due to the possibility of like aircraft being flown by more than one of the
forces involved and the digital air picture being less than perfect. Air and
missile defense considerations are of greater importance in peace
enforcement operations that deny or guarantee movement or enforce
3-60. Confrontational parties may employ extensive measures such as
cover and concealment, hand-held surface−to−air missiles, and light AMD
artillery weapons to protect themselves from air attack. Since many targets
will be in confrontational non-contiguous controlled areas, commanders with
supporting AMD leaders must weigh the potential loss rate of aircraft against
the returns that air interdiction missions might produce. Nevertheless, they
should also consider that limitation of rotary and low−level fixed operations
may be one of the goals of the confrontation. AMD leaders must also consider
the use of unconventional air defense tactics, such as air defense ambushes at
key IPB air avenues of approach, and the use of rocket−propelled grenades (if
no MANPADS is available) against helicopters.

Chapter 4

Combat Service Support (Logistics)
This chapter discusses logistical concerns in employing Sentinels at the
section level (two teams per section). Normally, a Sentinel platoon
supports a divisional AMD battalion in support of divisional operations.
Because of the scope of the divisional operations area (up to
200 x 400 kilometers), Sentinel sections are task-organized to each
battery, METT-TC dependent. Coordinating and planning logistics is as
important as tactical planning. A unit may be able to survive the first
engagement, but unless it has properly coordinated logistical support, it
will not survive the second fight. The logistical challenges for the Sentinel
sections are based on the large distances involved and the lack of
resources available to provide logistical support.

4-1. Logistics is the acquisition, distribution, and care of material in
storage and the salvage of supplies. Logistics includes the determination of
kind and quantity of materials. It includes all items necessary to equip,
maintain, and operate a military command. Logistical operations are
conducted at all levels of command throughout the theater of operations and
beyond. Of greatest concern to the Sentinel sections is how logistical
operations take place internally within the division.

4-2. The Division Support Command (DISCOM) provides division-level
logistics to all organic and attached elements of the division. All DISCOMs
consists of a Headquarters and Material Management Center (MMC), a main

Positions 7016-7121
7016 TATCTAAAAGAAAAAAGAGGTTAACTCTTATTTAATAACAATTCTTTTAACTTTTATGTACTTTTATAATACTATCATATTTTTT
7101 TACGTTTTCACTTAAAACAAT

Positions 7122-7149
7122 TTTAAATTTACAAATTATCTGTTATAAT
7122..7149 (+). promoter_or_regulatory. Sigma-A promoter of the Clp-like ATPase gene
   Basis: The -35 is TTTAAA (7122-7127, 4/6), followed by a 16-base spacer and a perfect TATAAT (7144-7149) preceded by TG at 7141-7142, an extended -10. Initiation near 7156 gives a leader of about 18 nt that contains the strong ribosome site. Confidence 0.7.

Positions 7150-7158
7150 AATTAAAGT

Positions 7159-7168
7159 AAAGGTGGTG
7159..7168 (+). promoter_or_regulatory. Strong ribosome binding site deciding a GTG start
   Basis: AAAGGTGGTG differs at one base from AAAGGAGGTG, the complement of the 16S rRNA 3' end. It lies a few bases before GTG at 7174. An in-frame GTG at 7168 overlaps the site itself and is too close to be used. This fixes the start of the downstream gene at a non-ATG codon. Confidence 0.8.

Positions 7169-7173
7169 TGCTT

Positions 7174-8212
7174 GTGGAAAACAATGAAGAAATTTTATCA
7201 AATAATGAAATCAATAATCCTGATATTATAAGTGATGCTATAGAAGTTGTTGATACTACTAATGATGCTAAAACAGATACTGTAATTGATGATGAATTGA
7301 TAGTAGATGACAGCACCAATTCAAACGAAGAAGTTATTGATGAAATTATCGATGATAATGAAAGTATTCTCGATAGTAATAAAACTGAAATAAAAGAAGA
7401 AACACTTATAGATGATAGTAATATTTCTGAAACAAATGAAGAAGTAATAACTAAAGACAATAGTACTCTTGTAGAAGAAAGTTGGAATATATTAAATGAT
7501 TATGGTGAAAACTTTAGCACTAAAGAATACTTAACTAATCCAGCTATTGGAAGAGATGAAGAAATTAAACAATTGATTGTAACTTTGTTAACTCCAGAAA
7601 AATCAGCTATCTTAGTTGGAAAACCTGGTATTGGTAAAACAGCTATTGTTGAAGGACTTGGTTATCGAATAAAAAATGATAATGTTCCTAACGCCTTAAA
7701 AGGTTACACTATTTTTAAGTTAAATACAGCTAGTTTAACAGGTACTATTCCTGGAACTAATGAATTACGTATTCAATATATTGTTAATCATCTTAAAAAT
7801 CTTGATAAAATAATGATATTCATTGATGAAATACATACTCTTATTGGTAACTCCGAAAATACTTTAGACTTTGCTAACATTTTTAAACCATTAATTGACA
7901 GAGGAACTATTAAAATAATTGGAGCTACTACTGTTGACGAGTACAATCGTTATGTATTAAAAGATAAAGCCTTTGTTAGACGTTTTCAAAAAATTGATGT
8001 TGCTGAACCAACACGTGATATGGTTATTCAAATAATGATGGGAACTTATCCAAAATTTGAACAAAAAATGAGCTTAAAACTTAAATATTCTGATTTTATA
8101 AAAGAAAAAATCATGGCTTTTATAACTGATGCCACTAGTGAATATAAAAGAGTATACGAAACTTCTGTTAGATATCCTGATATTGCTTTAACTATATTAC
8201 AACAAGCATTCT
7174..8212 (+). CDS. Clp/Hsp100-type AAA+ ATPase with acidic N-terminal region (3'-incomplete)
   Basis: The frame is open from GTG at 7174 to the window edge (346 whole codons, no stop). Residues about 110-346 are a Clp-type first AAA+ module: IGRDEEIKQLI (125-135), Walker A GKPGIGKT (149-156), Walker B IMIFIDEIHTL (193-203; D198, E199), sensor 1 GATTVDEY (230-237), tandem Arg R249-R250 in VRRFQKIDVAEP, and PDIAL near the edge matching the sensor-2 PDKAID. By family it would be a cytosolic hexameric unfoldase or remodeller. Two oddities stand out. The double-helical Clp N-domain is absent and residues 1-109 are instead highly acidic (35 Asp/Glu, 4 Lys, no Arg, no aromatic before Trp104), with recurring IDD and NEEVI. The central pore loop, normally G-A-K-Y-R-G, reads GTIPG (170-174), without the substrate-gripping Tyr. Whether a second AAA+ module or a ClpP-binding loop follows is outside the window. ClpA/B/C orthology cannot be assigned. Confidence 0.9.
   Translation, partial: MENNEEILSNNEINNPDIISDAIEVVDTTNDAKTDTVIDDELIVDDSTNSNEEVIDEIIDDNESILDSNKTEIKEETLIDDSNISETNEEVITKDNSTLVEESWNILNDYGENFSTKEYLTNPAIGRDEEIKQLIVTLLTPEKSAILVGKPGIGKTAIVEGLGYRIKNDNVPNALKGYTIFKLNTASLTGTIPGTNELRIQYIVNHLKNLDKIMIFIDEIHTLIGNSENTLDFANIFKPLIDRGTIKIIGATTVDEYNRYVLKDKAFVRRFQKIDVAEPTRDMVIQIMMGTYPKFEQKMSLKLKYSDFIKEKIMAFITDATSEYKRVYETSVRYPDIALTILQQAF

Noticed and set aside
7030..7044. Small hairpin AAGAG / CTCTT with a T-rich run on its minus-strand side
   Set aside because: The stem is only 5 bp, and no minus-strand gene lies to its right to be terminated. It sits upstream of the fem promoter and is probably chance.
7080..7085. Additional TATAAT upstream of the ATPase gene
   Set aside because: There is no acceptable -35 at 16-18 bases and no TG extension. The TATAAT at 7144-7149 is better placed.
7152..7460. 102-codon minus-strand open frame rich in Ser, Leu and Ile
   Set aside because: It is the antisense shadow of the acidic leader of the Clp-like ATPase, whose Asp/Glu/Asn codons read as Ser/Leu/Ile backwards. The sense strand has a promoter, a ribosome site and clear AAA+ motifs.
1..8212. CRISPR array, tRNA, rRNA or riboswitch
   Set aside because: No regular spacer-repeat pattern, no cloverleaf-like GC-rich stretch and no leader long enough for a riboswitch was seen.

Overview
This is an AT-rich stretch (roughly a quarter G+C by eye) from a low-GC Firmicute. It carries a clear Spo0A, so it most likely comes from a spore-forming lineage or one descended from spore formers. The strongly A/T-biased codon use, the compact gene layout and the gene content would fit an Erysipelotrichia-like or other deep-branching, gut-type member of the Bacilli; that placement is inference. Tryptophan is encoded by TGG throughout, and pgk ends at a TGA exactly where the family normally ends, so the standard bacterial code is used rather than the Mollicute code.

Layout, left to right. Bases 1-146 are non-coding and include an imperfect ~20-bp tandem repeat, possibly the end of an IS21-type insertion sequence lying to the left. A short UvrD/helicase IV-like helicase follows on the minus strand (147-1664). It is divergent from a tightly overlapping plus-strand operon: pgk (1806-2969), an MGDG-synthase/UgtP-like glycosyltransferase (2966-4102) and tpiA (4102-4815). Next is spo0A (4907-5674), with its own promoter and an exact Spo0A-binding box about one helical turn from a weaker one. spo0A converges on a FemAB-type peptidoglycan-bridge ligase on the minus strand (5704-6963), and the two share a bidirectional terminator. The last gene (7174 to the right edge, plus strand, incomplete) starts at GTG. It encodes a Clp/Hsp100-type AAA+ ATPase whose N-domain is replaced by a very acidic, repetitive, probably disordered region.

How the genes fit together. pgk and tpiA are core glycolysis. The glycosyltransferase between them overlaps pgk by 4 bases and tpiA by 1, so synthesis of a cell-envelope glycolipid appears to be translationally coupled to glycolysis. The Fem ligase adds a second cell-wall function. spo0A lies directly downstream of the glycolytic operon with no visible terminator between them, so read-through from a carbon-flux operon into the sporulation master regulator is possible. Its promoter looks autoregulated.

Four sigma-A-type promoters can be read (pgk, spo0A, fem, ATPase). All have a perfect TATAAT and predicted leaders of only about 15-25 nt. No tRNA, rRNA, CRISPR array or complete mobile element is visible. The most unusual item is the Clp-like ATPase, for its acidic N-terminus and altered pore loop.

Support Battalion (MSB), three Forward Support Battalions (FSBs), and an
Aviation Support Battalion (ASB) or Aviation Intermediate Maintenance
(AVIM) organization. The DISCOM support operations section, MMC, and
division medical operations center provide planning, management, and
coordination to ensure support for all divisional and attached units.

4-3. The MMC is organic to DISCOM. The MMC provides centralized and
integrated material management for Class I (including water and Class VI
management), Class II (including unclassified map supply and COMSEC
software aids), and Classes III, IV, V, VII, and IX supplies. It does not
manage Class VIII (medical) supplies and classified maps. The MMC
determines requirements for development and technical supervision of
division-authorized stockage lists, and operational readiness float lists,
prescribed load lists, and operational readiness float lists. The MMC

FM 3-01.48

requisitions all supplies requested by the division for which the center is
responsible and directs their distribution.

4-4. The MSB provides division-level logistics support for divisional, and
as necessary, non-divisional units located in the division support area. The
base of operations for the MSB is the division support area (DSA). The DSA
is normally in the division rear adjacent to air landing facilities and main
supply routes (MSRs). The MSB medical company provides Echelon II
medical care as well as preventive medicine, combat stress control, health
service logistics, and optical fabrication support in the division area. The
MSB maintenance companies perform divisionwide maintenance tasks to
include providing direct support maintenance for division units in the
division rear, and providing support that is beyond the capabilities of the
FSB/ASB maintenance companies. These companies also maintain the
authorized stockage list of Class IX supplies for the division. Other functions
of the MSB include—
• Provide division-level logistics support of Class I, II, III, IV, VII, VIII,
and IX supplies. See paragraph 4-30 for a description of classes of
• Execute intermediate direct support maintenance for common and
missile materiel to organic units in the DSA.
• Provide division-level and unit-level health service support on an
area basis for troops located in the DSA.
• Operate material collection and classification facilities.
• Provide CSS information and advice to the DISCOM commander and
staff on support capabilities provided by the battalion.
• Operate field services such as clothing exchange, bath,
decontamination, and graves registration as required.
• Provide motor transport for the distribution of supplies, movement of